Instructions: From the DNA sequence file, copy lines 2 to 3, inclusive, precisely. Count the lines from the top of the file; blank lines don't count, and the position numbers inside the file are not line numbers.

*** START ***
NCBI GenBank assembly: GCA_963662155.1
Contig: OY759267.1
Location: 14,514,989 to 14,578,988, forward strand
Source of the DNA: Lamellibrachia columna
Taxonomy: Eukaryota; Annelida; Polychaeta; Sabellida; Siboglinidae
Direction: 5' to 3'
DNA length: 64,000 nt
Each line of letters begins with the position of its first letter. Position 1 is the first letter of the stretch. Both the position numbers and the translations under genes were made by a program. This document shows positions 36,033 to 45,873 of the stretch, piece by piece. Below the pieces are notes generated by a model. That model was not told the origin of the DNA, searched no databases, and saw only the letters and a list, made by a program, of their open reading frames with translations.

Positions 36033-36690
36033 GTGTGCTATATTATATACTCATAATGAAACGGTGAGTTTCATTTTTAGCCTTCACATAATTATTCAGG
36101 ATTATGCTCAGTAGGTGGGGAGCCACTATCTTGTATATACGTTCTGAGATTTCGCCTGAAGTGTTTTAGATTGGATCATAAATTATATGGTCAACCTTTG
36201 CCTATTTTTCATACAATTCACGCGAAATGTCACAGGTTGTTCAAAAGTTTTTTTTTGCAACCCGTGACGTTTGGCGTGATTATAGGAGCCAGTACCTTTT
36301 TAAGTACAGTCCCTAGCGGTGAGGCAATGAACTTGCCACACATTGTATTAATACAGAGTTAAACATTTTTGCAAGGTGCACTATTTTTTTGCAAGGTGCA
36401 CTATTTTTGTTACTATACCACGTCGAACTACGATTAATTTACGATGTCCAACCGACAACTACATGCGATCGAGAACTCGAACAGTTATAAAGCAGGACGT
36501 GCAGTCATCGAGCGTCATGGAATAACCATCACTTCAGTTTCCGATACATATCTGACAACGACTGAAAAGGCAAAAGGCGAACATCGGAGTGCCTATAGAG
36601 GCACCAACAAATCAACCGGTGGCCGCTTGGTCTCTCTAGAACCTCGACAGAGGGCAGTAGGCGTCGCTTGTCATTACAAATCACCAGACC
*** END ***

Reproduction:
Contig: OY759267.1
Location: 14,514,989 to 14,578,988, forward strand